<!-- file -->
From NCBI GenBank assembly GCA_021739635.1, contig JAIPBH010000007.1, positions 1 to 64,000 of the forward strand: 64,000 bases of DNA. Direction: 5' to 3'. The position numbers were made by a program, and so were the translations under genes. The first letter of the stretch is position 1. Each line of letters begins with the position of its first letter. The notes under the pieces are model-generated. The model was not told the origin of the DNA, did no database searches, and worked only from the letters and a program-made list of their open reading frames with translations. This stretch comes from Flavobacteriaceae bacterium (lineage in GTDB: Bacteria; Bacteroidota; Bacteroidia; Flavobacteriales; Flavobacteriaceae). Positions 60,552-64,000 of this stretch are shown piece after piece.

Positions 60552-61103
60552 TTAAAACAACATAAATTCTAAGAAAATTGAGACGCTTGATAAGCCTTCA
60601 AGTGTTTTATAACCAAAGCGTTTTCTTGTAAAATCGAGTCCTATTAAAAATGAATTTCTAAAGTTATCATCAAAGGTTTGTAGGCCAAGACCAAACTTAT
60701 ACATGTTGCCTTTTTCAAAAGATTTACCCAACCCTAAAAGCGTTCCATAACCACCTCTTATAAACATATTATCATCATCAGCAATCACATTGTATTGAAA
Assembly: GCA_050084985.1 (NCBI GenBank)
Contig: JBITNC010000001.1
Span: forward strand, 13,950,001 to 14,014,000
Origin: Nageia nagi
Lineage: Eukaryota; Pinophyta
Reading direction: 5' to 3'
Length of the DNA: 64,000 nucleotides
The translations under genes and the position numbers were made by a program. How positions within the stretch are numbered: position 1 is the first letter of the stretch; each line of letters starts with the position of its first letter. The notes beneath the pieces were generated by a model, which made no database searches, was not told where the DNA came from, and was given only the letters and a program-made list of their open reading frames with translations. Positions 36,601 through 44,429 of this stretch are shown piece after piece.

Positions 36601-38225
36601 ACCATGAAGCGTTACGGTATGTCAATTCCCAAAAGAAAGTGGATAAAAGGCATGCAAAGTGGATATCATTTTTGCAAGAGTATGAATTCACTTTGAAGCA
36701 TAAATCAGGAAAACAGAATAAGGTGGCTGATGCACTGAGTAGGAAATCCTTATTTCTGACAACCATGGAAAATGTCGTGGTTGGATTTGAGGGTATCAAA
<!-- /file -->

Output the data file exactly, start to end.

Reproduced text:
From NCBI GenBank assembly GCA_021739635.1, contig JAIPBH010000007.1, positions 1 to 64,000 of the forward strand: 64,000 bases of DNA. Direction: 5' to 3'. The position numbers were made by a program, and so were the translations under genes. The first letter of the stretch is position 1. Each line of letters begins with the position of its first letter. The notes under the pieces are model-generated. The model was not told the origin of the DNA, did no database searches, and worked only from the letters and a program-made list of their open reading frames with translations. This stretch comes from Flavobacteriaceae bacterium (lineage in GTDB: Bacteria; Bacteroidota; Bacteroidia; Flavobacteriales; Flavobacteriaceae). Positions 60,552-64,000 of this stretch are shown piece after piece.

Positions 60552-61103
60552 TTAAAACAACATAAATTCTAAGAAAATTGAGACGCTTGATAAGCCTTCA
60601 AGTGTTTTATAACCAAAGCGTTTTCTTGTAAAATCGAGTCCTATTAAAAATGAATTTCTAAAGTTATCATCAAAGGTTTGTAGGCCAAGACCAAACTTAT
60701 ACATGTTGCCTTTTTCAAAAGATTTACCCAACCCTAAAAGCGTTCCATAACCACCTCTTATAAACATATTATCATCATCAGCAATCACATTGTATTGAAA
Assembly: GCA_050084985.1 (NCBI GenBank)
Contig: JBITNC010000001.1
Span: forward strand, 13,950,001 to 14,014,000
Origin: Nageia nagi
Lineage: Eukaryota; Pinophyta
Reading direction: 5' to 3'
Length of the DNA: 64,000 nucleotides
The translations under genes and the position numbers were made by a program. How positions within the stretch are numbered: position 1 is the first letter of the stretch; each line of letters starts with the position of its first letter. The notes beneath the pieces were generated by a model, which made no database searches, was not told where the DNA came from, and was given only the letters and a program-made list of their open reading frames with translations. Positions 36,601 through 44,429 of this stretch are shown piece after piece.

Positions 36601-38225
36601 ACCATGAAGCGTTACGGTATGTCAATTCCCAAAAGAAAGTGGATAAAAGGCATGCAAAGTGGATATCATTTTTGCAAGAGTATGAATTCACTTTGAAGCA
36701 TAAATCAGGAAAACAGAATAAGGTGGCTGATGCACTGAGTAGGAAATCCTTATTTCTGACAACCATGGAAAATGTCGTGGTTGGATTTGAGGGTATCAAA